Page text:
previous next

CARACOTINUM Normandie, France.

The Gallo-Roman town was on the right bank of the Seine estuary, more or less on the site of mediaeval Harfleur. In prehistoric times, this site must have been an active port, lying as it did at the end of the overland and sea routes of the bronze trade. The first mention of the ancient port is in the Antonine Itinerary, on the route from Augustobonam (Troyes) to Caracotinum (Harfleur).

A temple discovered in 1840 is the most interesting monument. Constructed on a Celtic religious site W of the town, the fanum looked down on the estuary. It was square and surrounded by a simple colonnade.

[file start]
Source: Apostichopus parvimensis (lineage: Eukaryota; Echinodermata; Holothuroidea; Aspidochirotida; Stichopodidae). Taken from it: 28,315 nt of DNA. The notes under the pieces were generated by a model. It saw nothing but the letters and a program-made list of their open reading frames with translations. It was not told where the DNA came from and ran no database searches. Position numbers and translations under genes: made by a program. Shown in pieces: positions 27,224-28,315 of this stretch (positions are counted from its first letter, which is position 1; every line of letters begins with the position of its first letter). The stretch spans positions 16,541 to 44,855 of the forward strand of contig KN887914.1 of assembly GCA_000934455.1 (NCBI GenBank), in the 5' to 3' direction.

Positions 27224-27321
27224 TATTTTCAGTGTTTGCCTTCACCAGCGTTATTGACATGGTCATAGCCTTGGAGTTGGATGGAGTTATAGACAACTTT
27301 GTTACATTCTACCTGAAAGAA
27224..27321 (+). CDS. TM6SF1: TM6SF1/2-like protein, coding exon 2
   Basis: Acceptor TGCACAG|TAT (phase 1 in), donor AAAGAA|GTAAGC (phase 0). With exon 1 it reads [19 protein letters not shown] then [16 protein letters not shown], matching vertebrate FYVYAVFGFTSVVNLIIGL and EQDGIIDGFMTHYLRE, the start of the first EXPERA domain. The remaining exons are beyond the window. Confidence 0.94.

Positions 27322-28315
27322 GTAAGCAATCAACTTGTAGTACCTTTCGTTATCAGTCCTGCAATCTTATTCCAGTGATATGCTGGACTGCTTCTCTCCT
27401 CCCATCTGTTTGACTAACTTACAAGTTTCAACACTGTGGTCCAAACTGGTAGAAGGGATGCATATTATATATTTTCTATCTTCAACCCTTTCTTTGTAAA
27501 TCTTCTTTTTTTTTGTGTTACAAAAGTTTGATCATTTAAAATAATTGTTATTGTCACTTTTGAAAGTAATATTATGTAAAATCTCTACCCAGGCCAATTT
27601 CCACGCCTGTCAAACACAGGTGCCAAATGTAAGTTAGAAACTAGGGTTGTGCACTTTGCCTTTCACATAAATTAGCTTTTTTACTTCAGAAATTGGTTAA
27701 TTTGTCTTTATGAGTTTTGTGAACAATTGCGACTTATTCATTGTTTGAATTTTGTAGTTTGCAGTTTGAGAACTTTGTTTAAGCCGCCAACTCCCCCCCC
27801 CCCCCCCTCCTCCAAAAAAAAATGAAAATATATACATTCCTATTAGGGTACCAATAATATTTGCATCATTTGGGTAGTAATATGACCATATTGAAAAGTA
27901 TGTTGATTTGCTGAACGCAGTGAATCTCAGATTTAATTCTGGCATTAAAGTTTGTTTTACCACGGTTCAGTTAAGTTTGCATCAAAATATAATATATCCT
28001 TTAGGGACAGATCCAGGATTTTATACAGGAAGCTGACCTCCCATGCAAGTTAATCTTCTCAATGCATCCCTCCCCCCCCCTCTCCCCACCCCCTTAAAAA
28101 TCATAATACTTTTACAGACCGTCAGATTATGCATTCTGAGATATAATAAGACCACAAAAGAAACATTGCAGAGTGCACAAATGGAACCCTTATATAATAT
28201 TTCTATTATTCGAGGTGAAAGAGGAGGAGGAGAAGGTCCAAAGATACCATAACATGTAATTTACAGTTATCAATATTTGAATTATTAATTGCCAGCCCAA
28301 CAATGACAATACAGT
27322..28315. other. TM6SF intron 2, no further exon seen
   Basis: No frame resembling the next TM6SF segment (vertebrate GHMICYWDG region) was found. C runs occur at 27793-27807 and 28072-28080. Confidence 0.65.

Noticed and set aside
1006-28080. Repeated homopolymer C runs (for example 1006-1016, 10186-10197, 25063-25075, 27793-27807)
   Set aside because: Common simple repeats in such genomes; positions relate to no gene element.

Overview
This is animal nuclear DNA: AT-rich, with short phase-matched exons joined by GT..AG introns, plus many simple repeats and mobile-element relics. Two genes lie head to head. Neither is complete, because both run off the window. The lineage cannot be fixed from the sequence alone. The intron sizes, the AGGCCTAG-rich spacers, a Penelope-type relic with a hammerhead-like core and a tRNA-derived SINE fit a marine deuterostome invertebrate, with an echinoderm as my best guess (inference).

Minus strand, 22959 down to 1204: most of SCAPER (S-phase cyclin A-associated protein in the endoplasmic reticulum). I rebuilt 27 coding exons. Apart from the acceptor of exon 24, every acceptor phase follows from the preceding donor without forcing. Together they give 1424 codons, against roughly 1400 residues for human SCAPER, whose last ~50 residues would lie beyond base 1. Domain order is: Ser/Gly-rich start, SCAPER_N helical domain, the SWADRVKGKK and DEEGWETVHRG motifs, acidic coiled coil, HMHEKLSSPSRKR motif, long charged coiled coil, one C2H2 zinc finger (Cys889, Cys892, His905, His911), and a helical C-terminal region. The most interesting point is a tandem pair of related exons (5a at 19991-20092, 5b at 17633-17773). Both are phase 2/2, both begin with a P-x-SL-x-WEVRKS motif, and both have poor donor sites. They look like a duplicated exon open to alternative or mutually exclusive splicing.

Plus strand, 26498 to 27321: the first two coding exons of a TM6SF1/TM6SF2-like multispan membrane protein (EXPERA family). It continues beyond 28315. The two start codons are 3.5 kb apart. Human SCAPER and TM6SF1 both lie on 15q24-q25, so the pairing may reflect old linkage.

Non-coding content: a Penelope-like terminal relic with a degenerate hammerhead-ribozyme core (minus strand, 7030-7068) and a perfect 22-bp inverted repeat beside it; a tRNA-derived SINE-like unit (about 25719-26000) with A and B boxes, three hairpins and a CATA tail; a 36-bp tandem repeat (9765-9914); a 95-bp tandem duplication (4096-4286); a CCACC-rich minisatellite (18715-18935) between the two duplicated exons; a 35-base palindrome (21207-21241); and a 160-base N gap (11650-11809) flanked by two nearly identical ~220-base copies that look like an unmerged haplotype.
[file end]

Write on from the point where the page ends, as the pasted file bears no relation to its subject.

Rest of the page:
Ruins of many villas have been identified on the slopes above the port. A necropolis with cremation burials was discovered NW of the town, where the present cemetery is. In 1964, a pottery workshop was discovered on a terrace at the base of Mont Cabert. Excavation uncovered tunnel-kilns, run-off trenches, and rubble heaps. Traces of the important Augustobona-Caracotinum road are still visible on the slopes to the NW. The objects found (vases, urns, jewelry, coins, statuettes) have been stored in the Harfleur city hall, awaiting installation in a local archaeological museum.


Fallue, Mémoire de la Société des Antiquaires de Normandie 12 (1840)M; A. Naef, “La Sanctuaire romain d'Harfleur,” S. Havraise d'Etudes Diverses (1894)MPI; J. Lachastre, “Les fouilles du Mont-Cabert à Harfleur,” SNEP 39 (1967)I; id., “Le sanctuaire gallo-romain d'Harfleur,” ibidPI.


hide Display Preferences
Greek Display:
Arabic Display:
View by Default:
Browse Bar: